This is an archived article that was published on sltrib.com in 2013, and information in the article may be outdated. It is provided only for personal research purposes and may not be reprinted.
On Mother's Day I expressed my appreciation to the assorted mothers in my life my own mom, the mom of my daughters and my daughters who are now moms.
All of these mothers in my life achieved their maternal status despite my mostly unintentional efforts to thwart the process. Some recognition seemed in order.
All mothers are important. None of us would be here without one. But of all the mothers, the most important mother is the one you live with. You better not forget her.
I almost waited too late. Saturday night the greeting card aisle at the grocery store had undergone a violent sacking. Bent cards, wrinkled envelopes, and bits and pieces littered the floor around a display case into which rejected cards had been re-crammed into various slots.
All the good Mother's Day cards were gone. I was forced to buy one that said "Happy Birthday to a Great Nephew" and alter it to read "Happy MOTHER'Sday to a Great WIFE."
On the inside was "So Proud of You for Following Your Dreams." With a few strokes of a pen, I fixed this to read: "So GRATEFUL TO You for NOT LETTING ME SELL OUR CHILDREN."
Along with a $50 gift card to Home Depot and a clutch of leftover flowers, I was set. I went home, gave these tokens to my wife, and said, "I hope you know how much I appreciate you."
Her answer was an ominous, "Thanks, dear. I'll let you know about that in a while."
In another time that might have been an answer I looked forward to seeing fulfilled. Not anymore. I've reached an age where appreciating a mom requires genuine effort. And after nearly 40 years, the mother of my children can't be appreciated cheap.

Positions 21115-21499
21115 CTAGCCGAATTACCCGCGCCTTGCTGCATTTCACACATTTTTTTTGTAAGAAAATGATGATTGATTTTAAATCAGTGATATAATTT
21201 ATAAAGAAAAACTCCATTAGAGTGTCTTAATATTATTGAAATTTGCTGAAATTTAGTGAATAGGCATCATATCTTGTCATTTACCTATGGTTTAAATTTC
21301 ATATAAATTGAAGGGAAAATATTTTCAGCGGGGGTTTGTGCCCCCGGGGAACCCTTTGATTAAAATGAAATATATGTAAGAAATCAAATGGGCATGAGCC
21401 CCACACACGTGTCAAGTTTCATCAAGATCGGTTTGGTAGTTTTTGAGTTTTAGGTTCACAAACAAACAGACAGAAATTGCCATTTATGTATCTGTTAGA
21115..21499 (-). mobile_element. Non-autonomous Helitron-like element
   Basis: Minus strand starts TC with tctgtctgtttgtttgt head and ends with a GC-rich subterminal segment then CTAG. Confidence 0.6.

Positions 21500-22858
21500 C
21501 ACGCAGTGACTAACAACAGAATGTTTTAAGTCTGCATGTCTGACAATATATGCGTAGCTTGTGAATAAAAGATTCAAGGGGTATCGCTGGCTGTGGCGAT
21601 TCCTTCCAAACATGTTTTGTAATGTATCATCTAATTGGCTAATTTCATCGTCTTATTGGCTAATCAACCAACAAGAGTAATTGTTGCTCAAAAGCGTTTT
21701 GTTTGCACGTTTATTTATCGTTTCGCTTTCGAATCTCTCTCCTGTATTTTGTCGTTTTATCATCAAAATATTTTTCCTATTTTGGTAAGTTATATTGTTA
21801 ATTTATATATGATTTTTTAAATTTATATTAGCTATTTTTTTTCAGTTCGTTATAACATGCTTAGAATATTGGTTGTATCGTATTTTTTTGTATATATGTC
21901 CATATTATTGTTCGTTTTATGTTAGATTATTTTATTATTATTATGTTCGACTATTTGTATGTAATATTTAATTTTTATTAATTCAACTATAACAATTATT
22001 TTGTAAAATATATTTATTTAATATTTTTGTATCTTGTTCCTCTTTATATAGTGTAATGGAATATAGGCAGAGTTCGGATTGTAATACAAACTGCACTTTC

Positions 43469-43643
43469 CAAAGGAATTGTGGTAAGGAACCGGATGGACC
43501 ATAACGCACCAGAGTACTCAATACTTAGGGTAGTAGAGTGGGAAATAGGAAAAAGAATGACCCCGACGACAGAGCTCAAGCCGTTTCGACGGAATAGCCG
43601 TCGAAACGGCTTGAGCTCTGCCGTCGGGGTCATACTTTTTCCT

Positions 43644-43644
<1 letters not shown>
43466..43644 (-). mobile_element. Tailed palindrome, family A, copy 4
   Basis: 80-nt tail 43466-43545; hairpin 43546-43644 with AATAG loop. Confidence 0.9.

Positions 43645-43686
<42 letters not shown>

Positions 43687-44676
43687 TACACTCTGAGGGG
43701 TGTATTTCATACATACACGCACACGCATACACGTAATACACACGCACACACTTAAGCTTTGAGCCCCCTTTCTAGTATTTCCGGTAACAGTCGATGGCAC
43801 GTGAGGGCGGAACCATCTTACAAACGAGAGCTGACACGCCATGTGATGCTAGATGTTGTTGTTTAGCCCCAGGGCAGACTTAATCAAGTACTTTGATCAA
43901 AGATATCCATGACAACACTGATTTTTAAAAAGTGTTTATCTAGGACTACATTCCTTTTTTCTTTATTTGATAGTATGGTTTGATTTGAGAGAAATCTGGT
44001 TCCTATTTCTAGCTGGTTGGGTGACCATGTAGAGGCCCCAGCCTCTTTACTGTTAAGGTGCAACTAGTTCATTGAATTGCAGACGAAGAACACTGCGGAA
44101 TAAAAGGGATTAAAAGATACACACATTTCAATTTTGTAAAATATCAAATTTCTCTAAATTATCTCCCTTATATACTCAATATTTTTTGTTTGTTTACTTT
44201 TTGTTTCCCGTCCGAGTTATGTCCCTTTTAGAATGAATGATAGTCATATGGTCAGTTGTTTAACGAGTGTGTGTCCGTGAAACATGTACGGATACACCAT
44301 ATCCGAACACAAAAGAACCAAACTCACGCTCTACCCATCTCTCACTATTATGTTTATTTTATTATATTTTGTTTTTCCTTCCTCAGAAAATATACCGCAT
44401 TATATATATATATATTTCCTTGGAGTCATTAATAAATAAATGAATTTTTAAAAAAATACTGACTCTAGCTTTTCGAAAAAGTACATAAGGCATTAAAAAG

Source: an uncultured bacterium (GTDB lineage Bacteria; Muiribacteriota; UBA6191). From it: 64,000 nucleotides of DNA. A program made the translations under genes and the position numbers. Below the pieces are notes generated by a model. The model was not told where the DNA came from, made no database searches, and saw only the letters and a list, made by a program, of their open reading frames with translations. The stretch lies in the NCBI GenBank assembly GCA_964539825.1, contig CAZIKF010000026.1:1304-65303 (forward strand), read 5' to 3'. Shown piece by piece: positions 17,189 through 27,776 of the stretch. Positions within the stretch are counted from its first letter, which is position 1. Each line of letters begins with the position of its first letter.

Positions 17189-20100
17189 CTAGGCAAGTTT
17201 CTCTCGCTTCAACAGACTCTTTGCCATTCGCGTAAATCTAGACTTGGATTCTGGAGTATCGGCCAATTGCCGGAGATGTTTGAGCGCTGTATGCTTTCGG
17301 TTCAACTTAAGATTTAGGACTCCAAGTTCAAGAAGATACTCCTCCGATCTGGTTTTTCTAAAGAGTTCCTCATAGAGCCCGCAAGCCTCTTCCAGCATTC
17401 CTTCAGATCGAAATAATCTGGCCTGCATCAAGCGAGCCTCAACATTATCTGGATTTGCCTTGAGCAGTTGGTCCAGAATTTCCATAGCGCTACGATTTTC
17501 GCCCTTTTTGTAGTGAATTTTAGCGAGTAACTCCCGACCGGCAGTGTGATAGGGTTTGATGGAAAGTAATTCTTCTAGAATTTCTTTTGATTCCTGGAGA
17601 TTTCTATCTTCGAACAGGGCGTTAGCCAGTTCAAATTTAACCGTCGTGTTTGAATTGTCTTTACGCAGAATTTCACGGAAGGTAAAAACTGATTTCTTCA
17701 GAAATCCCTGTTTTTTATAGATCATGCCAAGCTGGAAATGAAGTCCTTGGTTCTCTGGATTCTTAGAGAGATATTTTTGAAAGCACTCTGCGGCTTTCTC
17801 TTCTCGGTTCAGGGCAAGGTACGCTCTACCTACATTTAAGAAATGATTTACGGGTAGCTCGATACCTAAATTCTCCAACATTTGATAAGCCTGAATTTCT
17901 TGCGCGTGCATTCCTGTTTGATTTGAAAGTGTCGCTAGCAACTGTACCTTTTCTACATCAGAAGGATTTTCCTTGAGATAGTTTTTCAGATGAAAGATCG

Incredibly, what moms seem to want for Mother's Day is to be surrounded with the products of what made them moms: their children.
I ended up mowing the yard for Mother's Day. I pulled weeds, tilled a garden, straightened a fence, swept out a garage and hauled tables and chairs. And then I cleaned a barbecue grill.
Because I didn't clean the grill when I put it away last fall, this was a three-hour job that involved a hammer and lots of vile muttering.
For some reason, the house had to be clean for Mother's Day. Our kids and their kids are in our house every day of the week. Hell, our kids' and grandkids' FRIENDS visit our house most days. So why does the house have to be spotless to have them here on Mother's Day?
If you don't know the answer to that, you don't appreciate your mothers appropriately. I know because I asked.
Me: "Why do all the garbage cans have to be scrubbed out for Mother's Day?"
Her: "Look, do you really appreciate me or not?"
Complaining wasn't an option. As much as I worked to show her I appreciated her, she worked twice as hard because Mother's Day had to be perfect.
Everyone showed up Sunday after church. We grilled burgers and hot dogs. Grandkids and dogs ran through the sprinkler and tracked sand all over the house.
When it was over, I continued to show my appreciation by cleaning up. When the last load of dishes was done, my wife kissed me, thanked me and gave back the Home Depot gift card.
"Get yourself something with that," she said. "It takes a real credit card to cover Mother's Day."
Robert Kirby can be reached at firstname.lastname@example.org or facebook.com/stillnotpatbagley.